That's a whole long story to say, if you'd had anyone in that room who had ever dealt with a stalker or an abusive ex. They would have been like, "Whoa, Nelly. Can we not disclose this whole friend list? Can we not auto-add anyone and everyone in your address book?" The point I'm making is, if you have people in the room who aren't like you, and you're thinking through these ethical and design decisions, you're going to make better decisions, and you're going to make decisions that prioritize safety. Again, I feel like it isn't a new thing to say, but I think it's so important with safety-related design choices that you have people with a variety of life experiences. Not just a bunch of hoodie-wearing male Stanford dropouts and/or grads.

If you have people in the room who aren’t like you, and you’re thinking through these ethical and design decisions, you’re going to make better decisions, and you’re going to make decisions that prioritize safety.

JACKIE

Do you feel like D&I efforts have been getting better? Or do you feel like they've stalled?

LEIGH

I think we're in an interesting moment where the the research is really well-established on how necessary diversity is, but we don't yet know about that many effective interventions. We know about some, and a lot of companies are still deploying the known effective interventions. I think there's still a lot of room for trying new ideas. We haven't moved the needle that much, is what I'm saying. We've moved the needle some, and we have transparency around the extent of the problem, and both of these steps represented a lot of progress. But we still have a ton of work to do, and we still have some major parts of the problem to address.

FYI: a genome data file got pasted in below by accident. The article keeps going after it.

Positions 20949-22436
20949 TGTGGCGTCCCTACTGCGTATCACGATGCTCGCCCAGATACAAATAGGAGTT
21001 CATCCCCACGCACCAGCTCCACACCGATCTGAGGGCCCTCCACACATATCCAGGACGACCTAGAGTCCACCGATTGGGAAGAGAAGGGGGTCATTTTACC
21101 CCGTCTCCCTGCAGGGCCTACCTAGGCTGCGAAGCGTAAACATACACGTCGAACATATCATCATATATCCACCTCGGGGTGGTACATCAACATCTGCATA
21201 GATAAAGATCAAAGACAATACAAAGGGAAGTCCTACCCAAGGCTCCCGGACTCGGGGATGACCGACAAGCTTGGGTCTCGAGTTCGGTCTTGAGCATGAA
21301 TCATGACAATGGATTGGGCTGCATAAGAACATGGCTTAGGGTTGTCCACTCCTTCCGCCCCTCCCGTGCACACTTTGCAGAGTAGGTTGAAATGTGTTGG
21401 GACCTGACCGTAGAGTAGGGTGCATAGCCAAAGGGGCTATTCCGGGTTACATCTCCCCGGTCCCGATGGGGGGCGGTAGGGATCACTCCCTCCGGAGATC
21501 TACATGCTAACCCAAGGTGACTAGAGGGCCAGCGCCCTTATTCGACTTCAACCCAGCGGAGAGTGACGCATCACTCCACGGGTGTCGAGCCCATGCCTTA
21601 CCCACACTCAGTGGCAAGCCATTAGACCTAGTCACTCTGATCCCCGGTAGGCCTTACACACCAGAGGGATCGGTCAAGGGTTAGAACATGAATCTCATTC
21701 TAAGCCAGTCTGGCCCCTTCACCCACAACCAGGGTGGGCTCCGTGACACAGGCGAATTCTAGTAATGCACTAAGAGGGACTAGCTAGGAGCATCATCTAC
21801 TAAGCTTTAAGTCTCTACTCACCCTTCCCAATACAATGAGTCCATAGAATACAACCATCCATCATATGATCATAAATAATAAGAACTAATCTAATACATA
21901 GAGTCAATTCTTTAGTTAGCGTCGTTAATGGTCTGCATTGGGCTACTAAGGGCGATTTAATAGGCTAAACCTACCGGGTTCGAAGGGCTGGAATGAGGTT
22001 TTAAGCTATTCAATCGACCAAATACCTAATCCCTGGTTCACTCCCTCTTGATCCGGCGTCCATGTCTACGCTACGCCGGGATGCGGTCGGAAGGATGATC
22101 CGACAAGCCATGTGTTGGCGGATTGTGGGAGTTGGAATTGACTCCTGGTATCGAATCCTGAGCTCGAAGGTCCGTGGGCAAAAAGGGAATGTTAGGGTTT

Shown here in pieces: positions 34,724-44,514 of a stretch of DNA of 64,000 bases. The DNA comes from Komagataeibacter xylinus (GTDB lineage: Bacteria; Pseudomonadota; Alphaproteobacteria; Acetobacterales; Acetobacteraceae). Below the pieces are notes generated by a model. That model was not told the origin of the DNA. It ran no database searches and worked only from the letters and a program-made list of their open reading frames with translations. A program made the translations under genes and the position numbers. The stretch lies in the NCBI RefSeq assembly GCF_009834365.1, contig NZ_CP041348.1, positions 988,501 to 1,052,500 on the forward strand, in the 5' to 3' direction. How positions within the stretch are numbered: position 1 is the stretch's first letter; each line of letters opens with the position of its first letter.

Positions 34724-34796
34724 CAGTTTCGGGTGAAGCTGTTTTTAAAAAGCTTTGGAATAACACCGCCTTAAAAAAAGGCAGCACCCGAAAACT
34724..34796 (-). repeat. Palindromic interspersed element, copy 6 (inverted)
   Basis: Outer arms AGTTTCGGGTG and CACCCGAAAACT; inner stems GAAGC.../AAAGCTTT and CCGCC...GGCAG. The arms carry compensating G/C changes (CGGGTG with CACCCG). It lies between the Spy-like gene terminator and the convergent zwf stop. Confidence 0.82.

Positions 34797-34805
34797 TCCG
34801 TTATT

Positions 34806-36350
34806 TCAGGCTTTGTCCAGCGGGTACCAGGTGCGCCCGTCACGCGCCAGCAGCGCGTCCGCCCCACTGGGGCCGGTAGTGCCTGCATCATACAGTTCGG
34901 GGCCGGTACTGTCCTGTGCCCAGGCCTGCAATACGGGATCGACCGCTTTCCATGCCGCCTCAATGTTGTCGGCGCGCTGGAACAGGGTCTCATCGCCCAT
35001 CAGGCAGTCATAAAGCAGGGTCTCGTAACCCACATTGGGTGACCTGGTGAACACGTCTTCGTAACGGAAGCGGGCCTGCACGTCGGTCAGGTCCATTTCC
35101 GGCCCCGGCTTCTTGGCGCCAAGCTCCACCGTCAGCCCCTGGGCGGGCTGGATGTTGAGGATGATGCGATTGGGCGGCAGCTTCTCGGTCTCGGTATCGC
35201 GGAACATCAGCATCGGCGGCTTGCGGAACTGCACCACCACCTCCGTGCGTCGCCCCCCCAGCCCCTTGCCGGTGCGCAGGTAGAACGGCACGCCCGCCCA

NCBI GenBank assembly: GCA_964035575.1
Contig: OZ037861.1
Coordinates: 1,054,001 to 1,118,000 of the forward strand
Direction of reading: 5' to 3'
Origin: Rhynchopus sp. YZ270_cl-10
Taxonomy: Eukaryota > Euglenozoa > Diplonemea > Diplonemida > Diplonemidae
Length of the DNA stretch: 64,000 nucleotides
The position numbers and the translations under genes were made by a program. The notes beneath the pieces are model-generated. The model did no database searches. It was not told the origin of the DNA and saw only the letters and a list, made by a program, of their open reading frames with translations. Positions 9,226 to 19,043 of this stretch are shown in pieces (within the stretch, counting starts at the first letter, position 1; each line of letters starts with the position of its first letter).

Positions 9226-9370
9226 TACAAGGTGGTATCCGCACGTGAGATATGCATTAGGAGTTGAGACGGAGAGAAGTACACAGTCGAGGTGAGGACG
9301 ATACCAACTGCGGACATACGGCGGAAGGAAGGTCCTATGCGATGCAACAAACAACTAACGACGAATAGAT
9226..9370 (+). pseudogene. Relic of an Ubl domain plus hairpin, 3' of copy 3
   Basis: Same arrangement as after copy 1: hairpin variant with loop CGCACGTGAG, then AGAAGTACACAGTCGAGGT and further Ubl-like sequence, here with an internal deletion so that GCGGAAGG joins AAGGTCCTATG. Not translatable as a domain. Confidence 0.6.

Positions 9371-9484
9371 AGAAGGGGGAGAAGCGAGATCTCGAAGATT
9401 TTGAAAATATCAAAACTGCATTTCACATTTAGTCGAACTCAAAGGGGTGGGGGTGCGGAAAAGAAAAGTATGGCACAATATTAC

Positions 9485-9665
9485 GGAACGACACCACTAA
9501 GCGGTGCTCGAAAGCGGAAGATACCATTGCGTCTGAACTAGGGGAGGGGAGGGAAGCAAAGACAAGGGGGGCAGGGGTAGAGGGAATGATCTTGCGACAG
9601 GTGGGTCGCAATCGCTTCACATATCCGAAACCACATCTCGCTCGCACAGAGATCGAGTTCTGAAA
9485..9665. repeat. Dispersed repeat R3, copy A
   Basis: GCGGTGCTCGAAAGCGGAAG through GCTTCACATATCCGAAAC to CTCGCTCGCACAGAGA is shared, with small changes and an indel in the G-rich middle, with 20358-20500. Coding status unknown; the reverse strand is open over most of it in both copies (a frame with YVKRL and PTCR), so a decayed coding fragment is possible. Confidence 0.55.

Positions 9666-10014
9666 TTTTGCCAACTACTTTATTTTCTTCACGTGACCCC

The part of the problem that I've been really focused on fixing for much of the time that I've done D&I work is less the entrance of the pipeline and more about keeping people in the industry. Selfishly, I want tech to be an industry where I want to continue working. I love building tools. I love messing around with computers. I love using them as tools to make cool things happen in the world. One of the reasons I went to the ACLU is to figure out if I wanted to go to law school or not. And I love working with lawyers, but it turns out I don't really want to be one, so now I'm like, "Well, there's that plan!" So now I'm back to wondering, "How do I build a tech company where I want to work?"

JACKIE

Yeah. It's sad. I'm fairly young. I've been working for two-and-half years, not a long time, and it's wild, the number of people I know who are already super burnt out. It doesn't take long. And so I see all these people who've been here for, I don't know, a decade or longer, and I'm just like, "How do we get there?" I was tweeting with someone recently about how we can't wait until we're all senior engineers and can contribute to building teams and hiring good people and all of that. But we just have to stay for that to happen.

LEIGH

Oh, my heart.

JACKIE

There was an Erica Baker tweet a while back about how we keep having the same Diversity 101 discussion. How do we get to—

LEIGH

Graduate-level? Yeah, so one of the hats that I wear is that I have taught a workshop called the Ally Skills Workshop a bunch of times. So Valerie Aurora created the workshop. We worked together. I was a founding advisor to the Ada Initiative, which was her and Mary Gardiner's nonprofit. And teaching the workshop—I think the workshop is a really effective intervention, and I wish every tech company had it—I think what's great about it is that it does focus on that retention piece. It focuses on how to build an actual work environment that is friendlier and more welcoming to people who are underrepresented. When bias does happen, how do you address it in the moment? How do you tackle those microaggressions before they become macroaggressions?